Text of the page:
Without McGloin coming off the bench to throw for 204 yards and a 74-yard TD to Derek Moye, the Lions likely would be hanging their heads beneath their tails with an embarrassing loss Saturday to a dreadful Indiana team, instead of barely surviving, 16-10.
Yeah, McGloin is cocky, and yeah, he sometimes says things that rub people the wrong way and is perceived by many to be an arrogant big mouth.
"I deserve to be out on the field first," he told reporters after Saturday's win.
That's neither cocky nor arrogant. It's the cold, hard truth, and McGloin deserves credit for laying it on the line like that.
He's passionate. He's driven. And clearly he's got a massive chip on his shoulder after getting no Division I scholarship offers out of high school, coming to Penn State as a walk-on and outplaying a four-star recruit in Bolden who may have all the physical skills, but who at this stage doesn't have the moxie, feel or wherewithal to be a good college quarterback.
Bolden was 6-of-14 for 67 yards and one interception against the Hoosiers, falling even further behind in the stats race to McGloin. Through five games:
* McGloin: 144.3 passer rating, 44-of-76 (57.9 percent), 625 yards, 8.2 yards per attempt, 4 TDs, 0 INTs
* Bolden: 85.3 passer rating, 39-of-85 (45.9 percent), 455 yards, 5.4 yards per attempt, 1 TD, 4 INTs
Going back to last season, McGloin has led 32 touchdown drives to 15 for Bolden.
Given all that, why are we even having a quarterback debate?
Easy. Because Jay Paterno has a huge conflict of interest here.
Bolden is Jay's guy. The easiest way for Jay to silence the critics who think he's a poor quarterbacks coach is to have a big-time recruit come in, play a lot early, show marked improvement over time, lead an explosive offense and go on to the NFL.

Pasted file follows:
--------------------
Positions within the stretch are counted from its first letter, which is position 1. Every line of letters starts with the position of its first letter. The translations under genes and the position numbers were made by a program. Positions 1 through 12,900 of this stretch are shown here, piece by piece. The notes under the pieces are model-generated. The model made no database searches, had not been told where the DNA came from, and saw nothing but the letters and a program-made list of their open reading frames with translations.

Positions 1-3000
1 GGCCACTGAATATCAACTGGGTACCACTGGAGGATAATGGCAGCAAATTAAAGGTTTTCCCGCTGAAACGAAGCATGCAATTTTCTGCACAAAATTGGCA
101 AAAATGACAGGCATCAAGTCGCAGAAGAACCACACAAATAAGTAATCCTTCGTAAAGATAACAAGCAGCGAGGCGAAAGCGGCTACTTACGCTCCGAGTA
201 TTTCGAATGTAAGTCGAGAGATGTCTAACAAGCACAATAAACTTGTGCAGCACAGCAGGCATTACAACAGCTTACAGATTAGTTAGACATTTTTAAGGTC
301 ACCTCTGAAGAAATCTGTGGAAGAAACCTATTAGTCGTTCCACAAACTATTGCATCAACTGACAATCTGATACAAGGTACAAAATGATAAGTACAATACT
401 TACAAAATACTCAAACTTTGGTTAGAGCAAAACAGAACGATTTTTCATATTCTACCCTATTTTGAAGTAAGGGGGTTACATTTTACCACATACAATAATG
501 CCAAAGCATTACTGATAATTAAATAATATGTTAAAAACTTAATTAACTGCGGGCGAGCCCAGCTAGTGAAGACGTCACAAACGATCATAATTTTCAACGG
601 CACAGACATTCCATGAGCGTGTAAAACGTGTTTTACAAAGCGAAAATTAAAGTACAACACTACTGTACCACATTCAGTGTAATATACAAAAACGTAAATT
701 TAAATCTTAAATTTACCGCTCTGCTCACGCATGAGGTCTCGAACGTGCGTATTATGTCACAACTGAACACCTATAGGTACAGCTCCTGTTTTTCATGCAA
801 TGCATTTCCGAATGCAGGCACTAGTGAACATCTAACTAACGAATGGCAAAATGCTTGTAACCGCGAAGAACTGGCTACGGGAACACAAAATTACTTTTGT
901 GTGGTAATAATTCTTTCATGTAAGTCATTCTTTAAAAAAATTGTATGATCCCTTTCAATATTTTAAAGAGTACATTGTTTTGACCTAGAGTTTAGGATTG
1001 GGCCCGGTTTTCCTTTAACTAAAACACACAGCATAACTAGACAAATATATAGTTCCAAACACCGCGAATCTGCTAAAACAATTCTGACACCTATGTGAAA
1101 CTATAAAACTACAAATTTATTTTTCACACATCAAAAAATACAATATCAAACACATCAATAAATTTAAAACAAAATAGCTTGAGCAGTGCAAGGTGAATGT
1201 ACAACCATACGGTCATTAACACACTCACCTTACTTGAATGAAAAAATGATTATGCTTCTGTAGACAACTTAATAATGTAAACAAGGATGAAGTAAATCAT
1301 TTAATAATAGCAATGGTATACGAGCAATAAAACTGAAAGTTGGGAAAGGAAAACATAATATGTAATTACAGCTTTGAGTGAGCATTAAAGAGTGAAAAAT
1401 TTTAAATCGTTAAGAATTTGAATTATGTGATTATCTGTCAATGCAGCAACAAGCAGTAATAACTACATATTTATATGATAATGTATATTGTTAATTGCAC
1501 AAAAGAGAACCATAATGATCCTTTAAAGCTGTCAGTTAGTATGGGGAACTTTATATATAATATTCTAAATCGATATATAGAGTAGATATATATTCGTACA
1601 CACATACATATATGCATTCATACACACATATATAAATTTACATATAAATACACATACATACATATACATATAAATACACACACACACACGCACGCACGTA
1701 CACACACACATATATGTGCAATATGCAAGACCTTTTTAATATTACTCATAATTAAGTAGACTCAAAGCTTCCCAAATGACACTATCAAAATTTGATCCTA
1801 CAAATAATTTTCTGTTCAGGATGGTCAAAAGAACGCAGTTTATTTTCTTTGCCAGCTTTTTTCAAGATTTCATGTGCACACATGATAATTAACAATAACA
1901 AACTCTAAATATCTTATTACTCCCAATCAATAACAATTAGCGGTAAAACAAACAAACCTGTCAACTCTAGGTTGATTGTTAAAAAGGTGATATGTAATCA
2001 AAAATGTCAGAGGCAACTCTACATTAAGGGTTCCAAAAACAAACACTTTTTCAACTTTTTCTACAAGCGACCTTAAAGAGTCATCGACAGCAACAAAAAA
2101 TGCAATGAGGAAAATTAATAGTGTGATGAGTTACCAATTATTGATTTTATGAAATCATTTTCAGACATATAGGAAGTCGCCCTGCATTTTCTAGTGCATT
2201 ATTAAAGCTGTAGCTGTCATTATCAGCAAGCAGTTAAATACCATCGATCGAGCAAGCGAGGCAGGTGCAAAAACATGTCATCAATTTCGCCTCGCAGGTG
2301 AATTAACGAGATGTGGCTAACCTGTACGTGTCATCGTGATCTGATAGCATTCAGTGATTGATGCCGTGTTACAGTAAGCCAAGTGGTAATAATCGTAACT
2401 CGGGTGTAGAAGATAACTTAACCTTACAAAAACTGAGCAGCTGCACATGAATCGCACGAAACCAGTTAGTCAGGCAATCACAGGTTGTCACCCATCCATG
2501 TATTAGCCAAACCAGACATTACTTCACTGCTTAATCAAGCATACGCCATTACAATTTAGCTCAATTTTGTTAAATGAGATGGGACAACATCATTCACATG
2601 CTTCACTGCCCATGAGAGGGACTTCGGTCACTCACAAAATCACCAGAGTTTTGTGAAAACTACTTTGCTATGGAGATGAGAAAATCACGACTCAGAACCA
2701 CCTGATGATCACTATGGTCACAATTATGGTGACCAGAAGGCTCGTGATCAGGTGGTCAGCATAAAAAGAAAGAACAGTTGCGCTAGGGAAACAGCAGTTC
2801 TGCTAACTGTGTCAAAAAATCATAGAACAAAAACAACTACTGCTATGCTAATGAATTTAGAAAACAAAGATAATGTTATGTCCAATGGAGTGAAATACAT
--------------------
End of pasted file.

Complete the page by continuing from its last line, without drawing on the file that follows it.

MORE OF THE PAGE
It makes Jay look foolish to have Bolden struggle, fail to improve, get beaten out by a former walk-on and consider transferring. Pat Devlin and Kevin Newsome, two big-time recruits, both transferred out of the program, and if Bolden were to leave, too, it would send another signal to prep stars across the country that Penn State is a dysfunctional place where quarterbacks come to have their careers derailed.
One can argue that if McGloin beats out Bolden, that makes Jay look good because he's also developing him. I'll make the case that most everything McGloin has accomplished so far is a result of his intensity and desire to prove everyone wrong.
There's still enough time left in this season for Jay Paterno to put aside his conflict of interest, admit that McGloin is the better quarterback and commit to him not only as the starter, but as the full-time guy.
McGloin has earned the job, Bolden hasn't. It's that simple. And with a possible season-shaping game against Iowa coming up, it's well past time to make a decision and go with the best guy for the job.
If Bolden gets upset and threatens to leave again like he did in January, then let him leave. If he's not committed to Penn State and to sticking it out through the good and bad times, then he's not the kind of leader the program needs anyway.
There's so little true leadership in the program right now, and it all starts at the top with Joe Paterno's decision to cling so desperately to a job that he has to know he cannot perform at a high enough level any longer.
Until that conflict of interest is resolved, Penn State will never be an elite program again.
Cory Giger is the host of "Sports Central" from 4 to 6 p.m. daily on ESPN Radio 1430 WVAM. Reach him at firstname.lastname@example.org or @CoryGiger on Twitter.